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Sarah Tomlinson

Really? The Best Song Ever?

Ian McCulloch‘s manager, Peasy (as in easy-peasy), sounds worried about me.

“Are you okay, mate?” he asks when he calls to tell me that Mac will be ready for our phone interview after he makes tea for his daughter and before he goes to watch his team (Liverpool!) play a match against Monaco. And the truth is he should be a little worried. I’m not at my best today. McCulloch’s fault, really.

I tied one on a bit too tight the night before while watching the Killers, and the Killers wouldn’t exist if it weren’t for a little band called Echo & the Bunnymen, who have helped define what it means to play stylish, atmospheric pop music for the past 25 years. And McCulloch would agree—he takes a lot of pride in having influenced a new generation of young popsters, including the Killers.

“It’s great,” he says over the phone before heading out to cheer on Liverpool’s coming victory over Monaco. “If there’s a new band that’s doing well and they’re influenced by us, it proves to me that we’re just as contemporary now as we were then.”

And the nod toward his brand of moody-yet-lovely alternative music is particularly sweet, as McCulloch acknowledges that trends are fickle and pop went out of vogue there for a little while.

“It always goes in cycles, and the fact that it’s 25 years on since we started and we’re affecting, in a way, what’s going on in the charts or in modern music, it’s great,” he says. “It’s proof that if you listen to ‘The Cutter’ now, it’s still—to be fair, even if not modest—it blows most of the new stuff away, and it still sounds vibrant and like a new thing.”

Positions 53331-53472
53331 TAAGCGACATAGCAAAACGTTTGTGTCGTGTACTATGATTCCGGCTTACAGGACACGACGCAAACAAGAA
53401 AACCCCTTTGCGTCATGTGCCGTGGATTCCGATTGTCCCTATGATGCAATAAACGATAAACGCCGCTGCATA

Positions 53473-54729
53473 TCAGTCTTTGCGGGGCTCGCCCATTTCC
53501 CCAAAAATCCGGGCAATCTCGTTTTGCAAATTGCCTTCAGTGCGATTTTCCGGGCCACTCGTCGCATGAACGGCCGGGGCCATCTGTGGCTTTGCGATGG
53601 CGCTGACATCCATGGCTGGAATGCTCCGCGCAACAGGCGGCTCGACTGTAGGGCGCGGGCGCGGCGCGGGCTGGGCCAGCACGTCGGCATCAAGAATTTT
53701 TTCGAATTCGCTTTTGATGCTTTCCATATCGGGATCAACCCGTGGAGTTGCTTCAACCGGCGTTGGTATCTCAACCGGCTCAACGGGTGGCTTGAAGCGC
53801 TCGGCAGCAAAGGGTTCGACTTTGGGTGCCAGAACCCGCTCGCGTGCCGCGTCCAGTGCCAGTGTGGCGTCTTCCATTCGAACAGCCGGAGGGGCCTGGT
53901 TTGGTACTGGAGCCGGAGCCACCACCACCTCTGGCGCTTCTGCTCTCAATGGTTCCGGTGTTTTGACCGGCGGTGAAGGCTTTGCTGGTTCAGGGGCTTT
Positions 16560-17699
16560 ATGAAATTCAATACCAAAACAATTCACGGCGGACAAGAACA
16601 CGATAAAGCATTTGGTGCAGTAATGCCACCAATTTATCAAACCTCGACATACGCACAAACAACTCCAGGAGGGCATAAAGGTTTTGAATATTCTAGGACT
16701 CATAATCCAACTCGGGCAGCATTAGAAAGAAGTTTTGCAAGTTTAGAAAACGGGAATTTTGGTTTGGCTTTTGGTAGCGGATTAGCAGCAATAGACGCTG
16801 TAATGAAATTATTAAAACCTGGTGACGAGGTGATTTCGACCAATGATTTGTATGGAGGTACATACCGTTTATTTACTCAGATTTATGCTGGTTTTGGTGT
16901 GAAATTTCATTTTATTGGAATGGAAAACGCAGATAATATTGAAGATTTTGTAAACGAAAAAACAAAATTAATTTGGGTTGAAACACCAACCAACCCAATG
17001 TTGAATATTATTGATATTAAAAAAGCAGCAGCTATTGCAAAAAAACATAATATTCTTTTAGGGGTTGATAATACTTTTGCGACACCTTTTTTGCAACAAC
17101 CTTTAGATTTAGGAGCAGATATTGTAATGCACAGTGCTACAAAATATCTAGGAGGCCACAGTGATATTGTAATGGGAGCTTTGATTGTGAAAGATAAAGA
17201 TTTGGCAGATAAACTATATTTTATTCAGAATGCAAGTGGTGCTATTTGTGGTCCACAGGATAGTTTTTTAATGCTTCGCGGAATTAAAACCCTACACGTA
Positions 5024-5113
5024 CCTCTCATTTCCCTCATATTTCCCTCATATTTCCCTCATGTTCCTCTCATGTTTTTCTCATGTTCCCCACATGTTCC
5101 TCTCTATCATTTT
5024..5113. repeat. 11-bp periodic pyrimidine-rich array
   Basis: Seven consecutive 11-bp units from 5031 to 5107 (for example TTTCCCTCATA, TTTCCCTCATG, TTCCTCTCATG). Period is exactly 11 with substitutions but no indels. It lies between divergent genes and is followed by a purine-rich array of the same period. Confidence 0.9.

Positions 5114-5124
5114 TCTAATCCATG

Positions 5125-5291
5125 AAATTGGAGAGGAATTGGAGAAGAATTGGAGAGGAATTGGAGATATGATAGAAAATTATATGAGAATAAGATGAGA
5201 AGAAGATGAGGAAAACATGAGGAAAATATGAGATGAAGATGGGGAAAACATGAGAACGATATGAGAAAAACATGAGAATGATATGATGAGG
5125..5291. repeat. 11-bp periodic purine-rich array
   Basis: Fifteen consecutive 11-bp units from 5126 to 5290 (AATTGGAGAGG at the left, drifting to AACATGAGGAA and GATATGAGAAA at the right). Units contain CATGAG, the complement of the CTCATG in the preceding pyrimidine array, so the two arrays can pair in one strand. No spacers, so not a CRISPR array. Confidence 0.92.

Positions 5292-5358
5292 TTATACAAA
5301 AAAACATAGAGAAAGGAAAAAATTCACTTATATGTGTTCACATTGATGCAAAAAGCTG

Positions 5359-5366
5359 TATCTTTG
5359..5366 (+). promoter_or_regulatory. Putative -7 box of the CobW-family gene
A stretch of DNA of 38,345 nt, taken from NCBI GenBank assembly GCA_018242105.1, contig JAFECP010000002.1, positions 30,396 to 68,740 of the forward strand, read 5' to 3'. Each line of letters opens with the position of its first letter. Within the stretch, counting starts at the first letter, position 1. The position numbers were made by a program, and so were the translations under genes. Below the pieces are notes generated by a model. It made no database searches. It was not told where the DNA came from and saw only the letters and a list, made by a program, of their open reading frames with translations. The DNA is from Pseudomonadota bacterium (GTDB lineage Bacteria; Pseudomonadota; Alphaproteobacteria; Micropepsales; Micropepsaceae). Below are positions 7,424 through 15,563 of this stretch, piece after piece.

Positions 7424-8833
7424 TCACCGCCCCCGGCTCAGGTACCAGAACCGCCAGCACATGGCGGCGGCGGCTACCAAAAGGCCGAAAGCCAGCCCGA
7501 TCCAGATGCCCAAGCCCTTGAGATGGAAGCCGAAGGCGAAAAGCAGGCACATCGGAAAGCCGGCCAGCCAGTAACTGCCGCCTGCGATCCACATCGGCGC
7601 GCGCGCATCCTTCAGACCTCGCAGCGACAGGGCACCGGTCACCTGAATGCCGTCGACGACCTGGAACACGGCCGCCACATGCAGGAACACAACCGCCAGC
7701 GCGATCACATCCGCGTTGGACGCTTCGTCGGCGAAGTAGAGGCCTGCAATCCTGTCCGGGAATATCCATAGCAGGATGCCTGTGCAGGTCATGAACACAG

But while there was a time when grunge and rap metal ruled the roost and those more sensitive souls out there listened to their Echo & the Bunnymen cassettes in obscurity, McCulloch has no doubts about why his band has returned to prominence since releasing their comeback album Flowers in 2001 or why they were worth emulating in the first place.

They did, after all, write the best song. Ever.

You see, McCulloch has been known to claim that “The Killing Moon” (off 1984’s Ocean Rain) is the preeminent tune in the history of pop music. (Hear that? That’s the sound of two Beatles and two Beach Boys grave-rolling in perfect syncopation!)

“Somebody asked me why I thought it’s the greatest song of all time, and I said because it’s more than a song,” he says. “And they said, ‘What’s it about?’ And I said, ‘Everything.'”

But McCulloch isn’t an old codger who sits in his rocking chair, telling tales about the glorious good old days—he is more interested in looking forward to the songs he and Bunnymen guitaristWill Sergeant are writing for their new album, which they plan to record in October and release next spring. In fact, when Rhino Records released a bunch of their classic albums with additional goodies, including live and unreleased tracks, last year to celebrate the band’s 25th anniversary, McCulloch didn’t contribute to their selection. He found he just wasn’t interested in wading through all of that old stuff.

“I don’t like to go back,” he says. “I’m always looking forward, and I’m writing loads of songs for the next album, and they’re the tunes that go round me head. It’s always the next batch for me.”

And McCulloch has good reason to be excited as he looks ahead to the new material. He and Sergeant have a legendarily vibrant partnership that feeds the band’s songwriting. And Sergeant’s guitar work is what really defines the Echo & the Bunnymen sound, according to McCulloch.

“He’s my favorite guitarist since Mick Ronson, who played with Bowie,” he says. “It’s as lyrical, almost, as the words. And that’s what I love. I don’t just like guitarists who think it’s all about rock & roll.”

But while McCulloch credits the elegant riffs Sergeant lays down under his own rich, smoky vocals, he’s also confident he’s got a few new tricks. Oh, and the NEW best song ever. Coming soon, he says.

“I was saying to someone a few months ago, there’s another ‘Killing Moon,'” he says. “Like a brother or a sister to, or a son or a daughter of. You kind of have touchstone kind of songs that you always think, ‘This one is actually as good as or better’ . . . and there are quite a few new songs that are just some of the best things that I’ve ever done.”